Like many places in the United Kingdom and throughout the United States, Spartanburg, South Carolina, is seeing its diversity grow.

More than 6 percent of those living in the regions served by the Spartanburg Regional Healthcare System do not speak English, and nearly 4 percent of the area’s residents were born outside of the United States.

To better serve this population, one of the state’s largest healthcare systems is expanding access to interpreters by deploying Interpreter on Wheels, a video remote interpreting solution.

In the U.S., the system already employs interpreters fluent in Spanish, Russian, and American Sign Language, which comprise the languages most often requested at Spartanburg Regional.

“But we do have instances where we need Swahili,” said Marchele Garrett, manager of the hospital’s Diversity and Language Services, in an interview with WSPA Channel 7. “We may need a French language that we don’t normally have a live interpreter for.”

In these instances, the Interpreter on Wheels (IOW) is particularly handy. The IOW is basically an iPad mounted on an IV stand. The tablet provides access to an app called LanguageLine InSight Video Remote Interpreting, which provides on-demand, one-touch access to video interpreters in 35 spoken languages plus American Sign Language (or British Sign Language in the United Kingdom), as well as audio-only interpreters in over 240 languages. Furthermore, LanguageLine’s team of more than 9,000 professional interpreters is easily accessible via the service at any time as long as you have an internet connection.

Spartanburg has also made use of Interpreters on Wheels to communicate with its Deaf and hard-of-hearing populations.

The Spartanburg Regional Healthcare System serves Spartanburg, Cherokee, Greenville, and Union counties in South Carolina, as well as Polk and Rutherford counties in North Carolina. All told, the system has more than 9,000 employees who attend to in excess of 174,000 emergency centre visits, 25,000 surgical procedures, and 3,800 baby deliveries each year.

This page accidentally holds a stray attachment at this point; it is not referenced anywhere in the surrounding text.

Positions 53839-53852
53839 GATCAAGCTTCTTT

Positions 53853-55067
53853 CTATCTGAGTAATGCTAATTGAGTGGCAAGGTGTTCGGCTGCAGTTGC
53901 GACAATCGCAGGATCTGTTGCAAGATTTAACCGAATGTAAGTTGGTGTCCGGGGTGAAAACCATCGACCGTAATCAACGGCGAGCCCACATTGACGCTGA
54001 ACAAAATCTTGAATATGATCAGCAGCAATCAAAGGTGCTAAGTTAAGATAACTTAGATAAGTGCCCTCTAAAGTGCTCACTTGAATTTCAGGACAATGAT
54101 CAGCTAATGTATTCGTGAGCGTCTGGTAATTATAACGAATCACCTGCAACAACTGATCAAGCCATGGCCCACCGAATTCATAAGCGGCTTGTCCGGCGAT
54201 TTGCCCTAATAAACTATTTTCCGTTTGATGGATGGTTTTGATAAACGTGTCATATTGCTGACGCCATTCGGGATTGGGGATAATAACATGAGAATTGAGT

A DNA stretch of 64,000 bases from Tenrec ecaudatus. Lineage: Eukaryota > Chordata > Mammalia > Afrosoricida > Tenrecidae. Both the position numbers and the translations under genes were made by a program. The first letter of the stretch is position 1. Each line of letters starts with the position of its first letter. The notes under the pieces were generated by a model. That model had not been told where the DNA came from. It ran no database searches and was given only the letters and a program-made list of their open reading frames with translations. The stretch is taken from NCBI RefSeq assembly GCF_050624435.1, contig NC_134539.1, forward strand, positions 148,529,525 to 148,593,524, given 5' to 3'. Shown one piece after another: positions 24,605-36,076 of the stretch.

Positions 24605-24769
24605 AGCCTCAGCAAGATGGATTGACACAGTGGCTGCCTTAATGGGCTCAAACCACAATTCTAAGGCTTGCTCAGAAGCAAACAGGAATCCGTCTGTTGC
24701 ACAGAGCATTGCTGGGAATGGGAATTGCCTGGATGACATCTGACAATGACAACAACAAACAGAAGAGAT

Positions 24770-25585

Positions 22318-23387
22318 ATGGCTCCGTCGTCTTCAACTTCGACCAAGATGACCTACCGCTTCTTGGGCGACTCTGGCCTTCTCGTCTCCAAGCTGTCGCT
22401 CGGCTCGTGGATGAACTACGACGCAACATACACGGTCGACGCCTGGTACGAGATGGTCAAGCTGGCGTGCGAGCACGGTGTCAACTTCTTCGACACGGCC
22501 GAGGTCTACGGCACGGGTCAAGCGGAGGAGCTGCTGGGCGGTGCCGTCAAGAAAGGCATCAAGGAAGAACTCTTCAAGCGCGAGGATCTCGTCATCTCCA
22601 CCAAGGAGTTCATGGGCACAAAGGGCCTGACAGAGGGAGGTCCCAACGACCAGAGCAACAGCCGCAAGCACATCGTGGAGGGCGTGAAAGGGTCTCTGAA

The system has recently acquired several new hospitals, and as a result, Garrett says she has noticed a need for more interpreters. Through a grant, the system recently purchased 10 new Interpreters on Wheels, bringing their total to 18.

Garrett says she wants to ensure that a language barrier never comes between a patient and the care they deserve.

"It's important that we have the flexibility when that patient comes in the door,” Garrett said, “[so] that they will be able to understand what is being said to them [or] what is being asked of them and to figure out how we can help them get better."


LanguageLine Can Help

LanguageLine is here to help. For nearly four decades, we’ve made addressing non-English speaking patients’ health concerns a major priority because we believe that being understood is empowering. As well as making diagnoses, consultations and therapies easier to carry out with non-English speaking patients, the service is also incredibly easy to use, efficient and cost saving, cutting the need to hire interpreters when they are needed.


LanguageLine works with healthcare organisations across the United Kingdom, within the NHS and private healthcare services, to overcome language and cultural hurdles for limited English proficient patients, as well as the Deaf and hard of hearing. Please contact us so that we can learn more about your organisation and the particular challenges you are facing.